EIA Natural Gas

EIA Predicts Gas Injection Bounce

EIA Natural Gas

To meet their target storage inventory levels for the start of the 2013/14 winter, many local distribution companies will need to increase the amount of natural gas they have in underground storage fields this summer compared to last summer, according to US Energy Information Administration data.

Total injections this summer will be similar to those in 2008-11 but much higher than in 2012. Two key factors affected injections during summer 2012: starting inventories and gas use for power. Injections were historically low last summer because the warmest winter in 60 years left end-of-season inventories at record highs. Moreover, the lowest spring natural gas prices in 10 years boosted natural gas use for electricity generation, as generators substituted natural gas for coal by changing the dispatch order of their generation plants.

As a result, working natural gas in storage is expected to total about 3,800 billion cubic feet on October 31, 2013—the nominal end of the summer injection season. Injections of natural gas into storage often continue into November, depending on weather and storage levels at the time, the EIA says.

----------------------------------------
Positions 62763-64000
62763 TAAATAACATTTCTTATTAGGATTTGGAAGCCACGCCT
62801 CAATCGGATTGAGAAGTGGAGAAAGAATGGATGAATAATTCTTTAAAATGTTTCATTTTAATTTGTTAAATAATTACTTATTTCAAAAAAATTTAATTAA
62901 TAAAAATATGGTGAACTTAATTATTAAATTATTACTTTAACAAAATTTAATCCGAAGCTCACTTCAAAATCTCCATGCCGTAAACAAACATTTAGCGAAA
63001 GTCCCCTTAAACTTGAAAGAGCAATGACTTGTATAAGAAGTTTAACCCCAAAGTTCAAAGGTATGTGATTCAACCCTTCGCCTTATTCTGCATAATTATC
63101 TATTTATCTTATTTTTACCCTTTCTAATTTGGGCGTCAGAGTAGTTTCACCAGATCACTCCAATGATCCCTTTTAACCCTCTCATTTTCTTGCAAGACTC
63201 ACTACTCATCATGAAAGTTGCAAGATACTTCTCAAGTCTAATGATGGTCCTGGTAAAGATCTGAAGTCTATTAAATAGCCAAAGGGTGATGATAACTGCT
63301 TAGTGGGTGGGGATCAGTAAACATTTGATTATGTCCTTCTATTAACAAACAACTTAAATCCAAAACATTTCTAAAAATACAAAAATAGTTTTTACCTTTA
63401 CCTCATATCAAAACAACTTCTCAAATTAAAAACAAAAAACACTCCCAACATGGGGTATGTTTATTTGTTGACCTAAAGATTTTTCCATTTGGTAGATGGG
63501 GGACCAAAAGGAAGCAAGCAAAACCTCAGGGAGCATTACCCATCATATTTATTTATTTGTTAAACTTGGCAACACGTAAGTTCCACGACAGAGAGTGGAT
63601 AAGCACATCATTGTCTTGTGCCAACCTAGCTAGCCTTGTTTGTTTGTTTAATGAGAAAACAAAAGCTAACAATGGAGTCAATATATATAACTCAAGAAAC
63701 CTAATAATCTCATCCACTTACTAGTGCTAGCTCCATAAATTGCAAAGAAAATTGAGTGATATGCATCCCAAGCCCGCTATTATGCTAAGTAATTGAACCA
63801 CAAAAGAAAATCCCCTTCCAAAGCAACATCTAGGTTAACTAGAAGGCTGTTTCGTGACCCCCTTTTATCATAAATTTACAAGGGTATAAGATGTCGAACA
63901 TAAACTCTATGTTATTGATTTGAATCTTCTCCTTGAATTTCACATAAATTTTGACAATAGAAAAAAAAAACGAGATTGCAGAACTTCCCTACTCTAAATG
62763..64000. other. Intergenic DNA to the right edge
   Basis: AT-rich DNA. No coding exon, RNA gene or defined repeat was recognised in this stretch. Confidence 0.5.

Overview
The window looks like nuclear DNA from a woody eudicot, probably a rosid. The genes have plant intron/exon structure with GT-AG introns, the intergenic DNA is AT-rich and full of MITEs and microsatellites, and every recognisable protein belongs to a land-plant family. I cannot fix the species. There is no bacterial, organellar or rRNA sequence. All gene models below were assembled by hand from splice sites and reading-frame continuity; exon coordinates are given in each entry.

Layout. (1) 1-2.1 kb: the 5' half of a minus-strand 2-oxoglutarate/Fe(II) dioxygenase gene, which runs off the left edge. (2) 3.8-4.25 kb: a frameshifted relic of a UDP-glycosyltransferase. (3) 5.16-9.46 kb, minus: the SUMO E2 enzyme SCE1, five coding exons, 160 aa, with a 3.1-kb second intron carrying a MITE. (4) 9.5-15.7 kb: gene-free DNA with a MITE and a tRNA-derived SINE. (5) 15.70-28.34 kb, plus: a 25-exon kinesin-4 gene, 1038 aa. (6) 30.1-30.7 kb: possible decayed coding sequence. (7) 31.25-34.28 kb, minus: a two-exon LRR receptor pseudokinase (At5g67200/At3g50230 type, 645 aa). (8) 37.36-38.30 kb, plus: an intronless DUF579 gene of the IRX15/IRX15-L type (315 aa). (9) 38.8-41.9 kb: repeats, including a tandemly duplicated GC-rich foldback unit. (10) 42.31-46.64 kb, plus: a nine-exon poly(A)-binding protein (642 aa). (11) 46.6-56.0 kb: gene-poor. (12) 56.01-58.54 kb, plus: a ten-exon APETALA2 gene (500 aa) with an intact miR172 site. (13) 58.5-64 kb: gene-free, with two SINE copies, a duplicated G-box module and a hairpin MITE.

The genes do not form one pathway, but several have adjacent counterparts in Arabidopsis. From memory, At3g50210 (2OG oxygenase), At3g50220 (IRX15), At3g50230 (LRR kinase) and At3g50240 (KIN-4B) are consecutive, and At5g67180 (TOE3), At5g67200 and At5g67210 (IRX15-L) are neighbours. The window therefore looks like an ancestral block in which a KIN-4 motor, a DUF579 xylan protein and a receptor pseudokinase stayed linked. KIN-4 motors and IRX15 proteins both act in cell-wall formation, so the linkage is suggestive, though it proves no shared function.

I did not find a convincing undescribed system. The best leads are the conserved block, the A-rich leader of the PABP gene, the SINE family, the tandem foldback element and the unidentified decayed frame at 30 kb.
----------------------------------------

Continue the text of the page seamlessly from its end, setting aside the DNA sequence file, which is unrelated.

A colder-than-normal March this year contributed to a late winter drawdown of natural gas stocks in both the East and Producing regions, but inventories in the contiguous United States were still 10 percent above the 2007-11 average (see chart below). End-of-March stocks by storage region were: East Region (661 Bcf); West Region (344 Bcf); and the Producing Region (705 Bcf). Forecast consumption of natural gas for power generation in 2013 is below year-ago levels, but it is still above the 2007-11 average, which limits the degree to which this year’s projected injections will exceed historical levels.

According to EIA figures released in April, the amount of natural gas used to generate electricity by March this year is significantly lower than last year at that time, when low natural gas prices led to significant displacement of coal by natural gas for power generation.

By late March, wholesale natural gas prices at the Henry Hub trading center were back to $4 per million British thermal units, a dollar or so higher than a year ago. In response, electricity generators used 16 percent less natural gas in March 2013 compared with March 2012. Coal recovered some market share as as result of the natural gas price rise.

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